A neat little psychological thriller in the Barbara Vine tradition, debut novelist Stephen Booth's smart, spare suspense story introduces Detective Constable Ben Cooper, an up-and-coming English policeman who fears he'll never be able to fill the shoes of his father, a police sergeant who died a hero's death on the job in Ben's own precinct. Diane Fry, Ben's new partner, is an ambitious woman who's just been transferred to the Edendale force. She's jealous of Ben's familiarity with the locals, who won't tell her anything but treat Ben like a beloved son. The pair is teamed up to investigate the brutal murder of a 15-year-old girl whose parents, like Fry, are outsiders. The old man who finds Laura Vernon's body is an enigmatic, close-mouthed man who obviously knows more than he's telling, but even Ben can't budge Harry Dickinson from his determination to keep the real story of what happened in the dark woods of England's brooding Peak District to himself. Laura's father is anxious to pin the crime on a local boy who may have had sexual designs on her and who's conveniently gone missing. But the search for the killer turns up the dark secrets of the Vernons as well as a number of other suspects who keep Ben and Diane guessing until the last page of this well-written, carefully paced, and deeply atmospheric novel. A strong first showing from a writer worth watching, with a protagonist who'd be good company in a return engagement. --Jane Adams
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From Publishers Weekly
The cryptic activities of eccentric, uncooperative murder suspect Harry Dickinson add depth to this intriguing first-time offering, a psychological suspense story from a British journalist. Dickinson is one of a triad of macabre old men who haunt the woods and countryside near Edendale in northern England's Peak District. Out walking his black Labrador one sweltering August evening, the retired miner finds a running shoe belonging to Laura Vernon, a 15-year-old reported missing from her mansion on the Mount. Investigating the case is a promising young local detective, Ben Cooper, whose heart is set on a sergeant's post also sought by the Edendale Police Division's icy new up-and-comer, Diane Fry. Personal troublesDCooper's mentally ill mother and memories of his heroic cop father's murder, and Fry's dim recollection of past terrorsDdistract the two from their work, but somehow they patch together a case, sexual tension building between them all the while. The list of suspects, including Dickinson and Laura's wealthy father, Graham Vernon, grows to include the Vernons' gardener and Mrs. Vernon's young lover; Laura's biker boyfriend; and a few business associates of the Vernons'. Cooper is sickened to learn that Vernon's male and female co-workers and clients of his financial consultancy business were often invited to the Mount for orgiesDand that a few may have included Laura. But Cooper, too, is demonstrating increasingly unprofessional behavior, which costs him dearly and deprives Fry of her promotion. Only his brother Matt understands that Cooper may be suffering from the mental "black dog" of his mother's schizophrenia. The leisurely pace and Dickinson's philosophical conversations with his friends on loyalty, death and television detective shows may disappoint readers of fast moving crime fiction, but Booth's intention here, at which he succeeds admirably, is to unveil secret lives against the seemingly placid background of a country village.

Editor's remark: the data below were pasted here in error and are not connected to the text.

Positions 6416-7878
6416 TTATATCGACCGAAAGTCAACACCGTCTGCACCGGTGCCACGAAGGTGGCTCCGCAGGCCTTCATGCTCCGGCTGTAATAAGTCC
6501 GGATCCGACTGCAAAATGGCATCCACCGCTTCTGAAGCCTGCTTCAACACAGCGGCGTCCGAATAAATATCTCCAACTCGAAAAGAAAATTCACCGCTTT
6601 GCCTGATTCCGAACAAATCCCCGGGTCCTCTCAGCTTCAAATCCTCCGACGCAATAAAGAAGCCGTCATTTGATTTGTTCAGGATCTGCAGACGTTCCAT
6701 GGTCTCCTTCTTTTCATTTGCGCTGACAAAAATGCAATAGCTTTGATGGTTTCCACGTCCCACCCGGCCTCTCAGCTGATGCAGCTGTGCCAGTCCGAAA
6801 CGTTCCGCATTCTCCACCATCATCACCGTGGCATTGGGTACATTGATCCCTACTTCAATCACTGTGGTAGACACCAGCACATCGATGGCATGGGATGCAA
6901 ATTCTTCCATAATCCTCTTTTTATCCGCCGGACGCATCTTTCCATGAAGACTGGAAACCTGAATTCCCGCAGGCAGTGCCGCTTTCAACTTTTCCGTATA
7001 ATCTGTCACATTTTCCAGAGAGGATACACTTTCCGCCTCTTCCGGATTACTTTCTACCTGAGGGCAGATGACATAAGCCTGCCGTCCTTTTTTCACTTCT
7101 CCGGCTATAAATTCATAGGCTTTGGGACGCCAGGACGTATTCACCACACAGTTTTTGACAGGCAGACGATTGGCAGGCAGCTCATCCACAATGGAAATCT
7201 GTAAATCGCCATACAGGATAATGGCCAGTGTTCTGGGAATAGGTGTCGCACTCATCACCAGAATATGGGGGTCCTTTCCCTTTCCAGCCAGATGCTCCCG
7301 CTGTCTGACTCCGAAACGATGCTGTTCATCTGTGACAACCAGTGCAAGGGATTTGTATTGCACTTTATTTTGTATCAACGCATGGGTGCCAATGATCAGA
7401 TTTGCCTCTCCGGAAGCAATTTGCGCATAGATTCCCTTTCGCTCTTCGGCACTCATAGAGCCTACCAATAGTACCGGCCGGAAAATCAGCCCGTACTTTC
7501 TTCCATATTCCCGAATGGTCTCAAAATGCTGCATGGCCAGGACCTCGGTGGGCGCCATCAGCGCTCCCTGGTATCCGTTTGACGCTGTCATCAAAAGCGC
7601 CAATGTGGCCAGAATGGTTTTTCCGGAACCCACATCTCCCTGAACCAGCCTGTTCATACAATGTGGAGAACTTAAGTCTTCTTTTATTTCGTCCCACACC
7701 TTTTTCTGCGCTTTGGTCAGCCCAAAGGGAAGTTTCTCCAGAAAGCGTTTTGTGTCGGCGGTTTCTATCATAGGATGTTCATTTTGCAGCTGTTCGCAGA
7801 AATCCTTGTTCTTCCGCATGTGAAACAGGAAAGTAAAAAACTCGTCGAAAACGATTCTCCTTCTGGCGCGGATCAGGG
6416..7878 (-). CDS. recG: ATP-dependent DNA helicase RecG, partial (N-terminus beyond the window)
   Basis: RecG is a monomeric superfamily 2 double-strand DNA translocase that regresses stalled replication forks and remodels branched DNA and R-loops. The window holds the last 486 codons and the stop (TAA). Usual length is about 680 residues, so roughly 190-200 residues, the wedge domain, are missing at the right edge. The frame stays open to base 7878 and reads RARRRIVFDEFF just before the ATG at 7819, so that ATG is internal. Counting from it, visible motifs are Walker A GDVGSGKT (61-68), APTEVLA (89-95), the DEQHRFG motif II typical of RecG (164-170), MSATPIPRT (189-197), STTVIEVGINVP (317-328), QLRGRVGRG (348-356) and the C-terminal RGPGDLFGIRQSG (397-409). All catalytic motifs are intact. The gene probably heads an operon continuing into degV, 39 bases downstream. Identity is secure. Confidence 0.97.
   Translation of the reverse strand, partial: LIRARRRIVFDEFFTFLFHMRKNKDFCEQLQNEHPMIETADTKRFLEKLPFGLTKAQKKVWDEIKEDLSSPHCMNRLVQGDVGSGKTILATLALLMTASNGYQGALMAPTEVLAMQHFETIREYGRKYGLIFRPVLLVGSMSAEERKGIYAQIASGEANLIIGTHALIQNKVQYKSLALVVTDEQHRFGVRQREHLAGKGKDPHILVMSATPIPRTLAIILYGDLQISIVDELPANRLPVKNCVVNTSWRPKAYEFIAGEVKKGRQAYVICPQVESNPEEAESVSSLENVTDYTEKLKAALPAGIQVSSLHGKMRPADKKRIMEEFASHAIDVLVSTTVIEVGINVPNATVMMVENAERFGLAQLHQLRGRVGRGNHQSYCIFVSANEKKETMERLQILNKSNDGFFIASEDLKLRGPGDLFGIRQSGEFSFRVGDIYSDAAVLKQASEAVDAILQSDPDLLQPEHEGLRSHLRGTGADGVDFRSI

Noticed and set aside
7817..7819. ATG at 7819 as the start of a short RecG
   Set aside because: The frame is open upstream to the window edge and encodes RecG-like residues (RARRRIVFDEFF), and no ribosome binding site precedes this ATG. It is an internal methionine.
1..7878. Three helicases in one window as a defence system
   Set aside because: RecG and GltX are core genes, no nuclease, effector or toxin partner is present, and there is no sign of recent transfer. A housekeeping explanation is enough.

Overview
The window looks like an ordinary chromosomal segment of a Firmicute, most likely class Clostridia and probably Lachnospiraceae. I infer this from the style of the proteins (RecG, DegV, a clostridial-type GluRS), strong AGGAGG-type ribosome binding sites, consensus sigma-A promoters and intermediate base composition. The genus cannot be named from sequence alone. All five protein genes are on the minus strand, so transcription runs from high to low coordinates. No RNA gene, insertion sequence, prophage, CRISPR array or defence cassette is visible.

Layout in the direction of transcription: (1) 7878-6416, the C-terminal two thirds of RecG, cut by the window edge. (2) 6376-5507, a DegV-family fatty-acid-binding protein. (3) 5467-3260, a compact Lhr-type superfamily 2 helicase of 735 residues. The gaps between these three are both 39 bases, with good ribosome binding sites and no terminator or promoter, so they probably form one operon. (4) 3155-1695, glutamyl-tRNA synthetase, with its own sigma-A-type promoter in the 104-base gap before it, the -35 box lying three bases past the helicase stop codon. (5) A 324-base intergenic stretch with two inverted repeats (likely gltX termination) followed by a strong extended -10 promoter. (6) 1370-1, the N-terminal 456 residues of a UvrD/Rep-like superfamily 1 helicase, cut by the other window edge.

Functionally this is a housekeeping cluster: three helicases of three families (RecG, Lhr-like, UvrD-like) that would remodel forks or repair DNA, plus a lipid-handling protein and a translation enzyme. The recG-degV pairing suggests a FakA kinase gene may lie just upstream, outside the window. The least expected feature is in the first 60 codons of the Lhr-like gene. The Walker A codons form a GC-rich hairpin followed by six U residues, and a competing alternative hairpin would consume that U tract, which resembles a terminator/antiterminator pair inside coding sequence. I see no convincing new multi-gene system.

Copyright 2000 Reed Business Information, Inc.
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